“That’s great, but what can I do about it?” you ask.

Well, it turns out that you can change how you interpret such messages. In Learned Optimism, Martin Seligman writes about a technique that people can use to help stop interpreting comments as personal, general, and permanent, and interpreting them as impersonal, specific, and temporary. Reginald Braithwaite gives a much better overview here. Go read it.

http://braythwayt.com/homoiconic/2009/05/01/optimism.html

You can learn to read such comments in a more positive, friendly tone, but it also helps to build a good rapport with your reviewers. If you haven’t met them in person yet, make it a priority to to do, if possible. Once you get to know someone in person, it becomes a lot easier for you to transfer their in-person personality to their tone-less comments.

If it’s not feasible to meet them in person, try to organise things you can do together online. Play some games online together, with microphones on, or have a “happy hour” for the team, where everyone jumps on hangouts and has a virtual drink together.

Also if you’re comfortable with it, the best course of action may be to try to talk to Seth directly. Don’t open with a bold statement like “Why do you hate me?” That implies that Seth actually does hate you, when it’s likely far from the truth. Try something like this: “When you do X, I feel Y, and that makes me Z”. Following that formula focuses on your feelings and the impact it’s having on you, rather than attacking Seth. Try it out: “When you say ‘kill this’, that makes me feel like you’re frustrated with me, and that makes it more difficult for me to come into the office.”

If that sounds really daunting to you, or you don’t feel comfortable enough with Seth to talk to him like that, you may try an indirect approach. Post the second part of this article in your team’s chat, suggesting that everyone read it. When Seth comments on another team member’s pull request, point out to him how negatively his comment can be read, and encourage him to add explicit tone to his posts.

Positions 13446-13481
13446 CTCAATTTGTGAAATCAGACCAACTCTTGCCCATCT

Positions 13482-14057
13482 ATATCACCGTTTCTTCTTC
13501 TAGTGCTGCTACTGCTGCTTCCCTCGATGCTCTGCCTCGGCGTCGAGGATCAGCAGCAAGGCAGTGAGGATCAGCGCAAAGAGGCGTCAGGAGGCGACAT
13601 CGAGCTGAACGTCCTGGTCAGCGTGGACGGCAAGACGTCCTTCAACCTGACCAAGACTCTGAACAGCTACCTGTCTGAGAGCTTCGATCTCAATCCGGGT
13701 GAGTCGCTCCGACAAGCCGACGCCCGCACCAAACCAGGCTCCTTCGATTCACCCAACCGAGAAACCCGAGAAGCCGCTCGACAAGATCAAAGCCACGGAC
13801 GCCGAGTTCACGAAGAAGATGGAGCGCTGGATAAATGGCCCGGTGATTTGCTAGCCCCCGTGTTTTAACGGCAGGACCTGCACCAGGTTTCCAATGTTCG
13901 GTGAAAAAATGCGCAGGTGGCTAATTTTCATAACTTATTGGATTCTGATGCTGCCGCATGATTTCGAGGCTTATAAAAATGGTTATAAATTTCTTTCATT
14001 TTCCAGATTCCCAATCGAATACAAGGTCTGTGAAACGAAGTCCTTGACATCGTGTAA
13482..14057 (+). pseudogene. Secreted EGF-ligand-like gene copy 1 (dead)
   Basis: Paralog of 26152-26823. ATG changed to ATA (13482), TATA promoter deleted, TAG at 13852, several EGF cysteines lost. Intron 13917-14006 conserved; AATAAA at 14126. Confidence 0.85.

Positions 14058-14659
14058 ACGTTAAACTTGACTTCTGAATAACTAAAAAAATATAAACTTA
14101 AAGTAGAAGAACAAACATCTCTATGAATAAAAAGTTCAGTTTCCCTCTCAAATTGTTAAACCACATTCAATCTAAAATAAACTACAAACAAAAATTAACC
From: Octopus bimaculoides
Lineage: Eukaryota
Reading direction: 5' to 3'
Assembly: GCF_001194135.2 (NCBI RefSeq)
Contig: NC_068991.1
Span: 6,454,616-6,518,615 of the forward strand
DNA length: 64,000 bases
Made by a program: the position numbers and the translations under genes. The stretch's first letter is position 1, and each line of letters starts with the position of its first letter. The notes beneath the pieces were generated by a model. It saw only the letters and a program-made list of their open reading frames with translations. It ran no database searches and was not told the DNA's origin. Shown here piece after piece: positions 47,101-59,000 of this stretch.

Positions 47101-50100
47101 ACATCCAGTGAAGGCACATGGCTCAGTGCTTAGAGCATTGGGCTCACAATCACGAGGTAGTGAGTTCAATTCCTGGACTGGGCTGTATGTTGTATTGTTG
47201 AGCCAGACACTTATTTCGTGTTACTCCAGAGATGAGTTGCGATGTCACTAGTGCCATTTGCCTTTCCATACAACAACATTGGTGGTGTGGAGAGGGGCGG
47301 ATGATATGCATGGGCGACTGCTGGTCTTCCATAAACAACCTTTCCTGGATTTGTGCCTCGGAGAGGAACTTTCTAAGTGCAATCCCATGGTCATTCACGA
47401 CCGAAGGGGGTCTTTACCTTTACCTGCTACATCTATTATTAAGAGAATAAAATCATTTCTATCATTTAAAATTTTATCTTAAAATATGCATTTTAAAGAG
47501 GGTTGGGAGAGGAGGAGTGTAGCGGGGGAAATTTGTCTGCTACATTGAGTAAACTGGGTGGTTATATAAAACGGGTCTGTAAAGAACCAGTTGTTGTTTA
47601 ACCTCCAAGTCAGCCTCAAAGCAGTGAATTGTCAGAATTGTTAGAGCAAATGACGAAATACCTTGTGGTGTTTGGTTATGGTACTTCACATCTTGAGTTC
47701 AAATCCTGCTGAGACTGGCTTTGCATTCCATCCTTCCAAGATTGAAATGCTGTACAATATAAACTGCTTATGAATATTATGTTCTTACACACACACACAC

The key take away here is that you don’t want to attack Seth; That will only make things worse. Focus on how it feels to be on the receiving end of those comments, and Seth will be able to show a bit more empathy. Encourage, don’t disparage.

You may also feel shame that Seth is pointing out something that you know you could have done better, but you have to take it into context: You may not consider it to be your best work, but it was the best effort you could give at that time. If you’re under pressure, in a time crunch, working overtime, distracted, sick, or otherwise exhausted, you’re not going to be able to do your best work. In this situation, it’s best to view it as a chance to improve something that you did before, and to know that the next time you do something like that, it will be caught by Seth. It’s also a chance for you to be grateful that such code did not make it into production.

Grain Elevator

How can you continue to work with Seth? In summary, here is how you can make it more enjoyable:

  • Build rapport: Spend time in other fun activities; meetg in person; if remote, play games or hangout online
  • Learn how to control how you read tones in messages (helpful even beyond this scope)
  • Empathise with Seth: He wants the code to be bug free
  • Communicate: Talk to Seth about the tone in his comments

As a reviewer, Seth has a hand in it as well. He can spend just a little bit of effort to add some tone to his comments. In part two, learn how to not be a jerk when doing a code review.